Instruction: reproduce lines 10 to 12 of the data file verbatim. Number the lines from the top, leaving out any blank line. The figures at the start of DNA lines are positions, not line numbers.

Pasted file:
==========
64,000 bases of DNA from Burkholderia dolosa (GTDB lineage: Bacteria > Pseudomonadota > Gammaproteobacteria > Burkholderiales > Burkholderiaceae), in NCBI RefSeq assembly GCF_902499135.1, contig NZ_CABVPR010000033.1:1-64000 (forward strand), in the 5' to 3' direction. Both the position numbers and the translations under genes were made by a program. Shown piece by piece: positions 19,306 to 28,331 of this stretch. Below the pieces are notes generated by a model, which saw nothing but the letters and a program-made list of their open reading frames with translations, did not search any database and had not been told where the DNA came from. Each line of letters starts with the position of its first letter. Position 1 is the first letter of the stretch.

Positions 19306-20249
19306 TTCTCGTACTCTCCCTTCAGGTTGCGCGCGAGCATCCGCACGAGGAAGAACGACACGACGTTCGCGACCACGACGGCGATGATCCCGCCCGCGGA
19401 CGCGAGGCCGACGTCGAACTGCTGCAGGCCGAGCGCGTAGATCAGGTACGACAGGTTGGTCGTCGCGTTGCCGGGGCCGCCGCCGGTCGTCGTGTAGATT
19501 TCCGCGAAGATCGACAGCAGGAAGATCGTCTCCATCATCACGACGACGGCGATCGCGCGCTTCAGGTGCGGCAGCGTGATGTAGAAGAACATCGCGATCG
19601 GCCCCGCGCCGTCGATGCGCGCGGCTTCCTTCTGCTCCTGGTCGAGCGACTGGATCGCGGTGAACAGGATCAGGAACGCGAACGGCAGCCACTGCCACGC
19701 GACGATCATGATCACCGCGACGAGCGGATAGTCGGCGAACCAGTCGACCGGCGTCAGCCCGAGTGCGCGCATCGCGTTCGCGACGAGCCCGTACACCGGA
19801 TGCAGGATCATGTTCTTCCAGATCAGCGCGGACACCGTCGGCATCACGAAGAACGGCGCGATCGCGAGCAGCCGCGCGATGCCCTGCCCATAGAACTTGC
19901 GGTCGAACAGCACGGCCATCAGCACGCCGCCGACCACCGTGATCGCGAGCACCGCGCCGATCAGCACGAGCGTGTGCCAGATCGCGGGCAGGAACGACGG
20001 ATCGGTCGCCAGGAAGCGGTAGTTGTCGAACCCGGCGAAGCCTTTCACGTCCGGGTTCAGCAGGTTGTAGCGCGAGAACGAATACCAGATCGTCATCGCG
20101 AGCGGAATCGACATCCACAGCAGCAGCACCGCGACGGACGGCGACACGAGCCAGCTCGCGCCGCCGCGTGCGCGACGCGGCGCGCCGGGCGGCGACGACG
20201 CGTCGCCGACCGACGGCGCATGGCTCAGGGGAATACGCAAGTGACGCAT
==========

20001 ATCGGTCGCCAGGAAGCGGTAGTTGTCGAACCCGGCGAAGCCTTTCACGTCCGGGTTCAGCAGGTTGTAGCGCGAGAACGAATACCAGATCGTCATCGCG
20101 AGCGGAATCGACATCCACAGCAGCAGCACCGCGACGGACGGCGACACGAGCCAGCTCGCGCCGCCGCGTGCGCGACGCGGCGCGCCGGGCGGCGACGACG
20201 CGTCGCCGACCGACGGCGCATGGCTCAGGGGAATACGCAAGTGACGCAT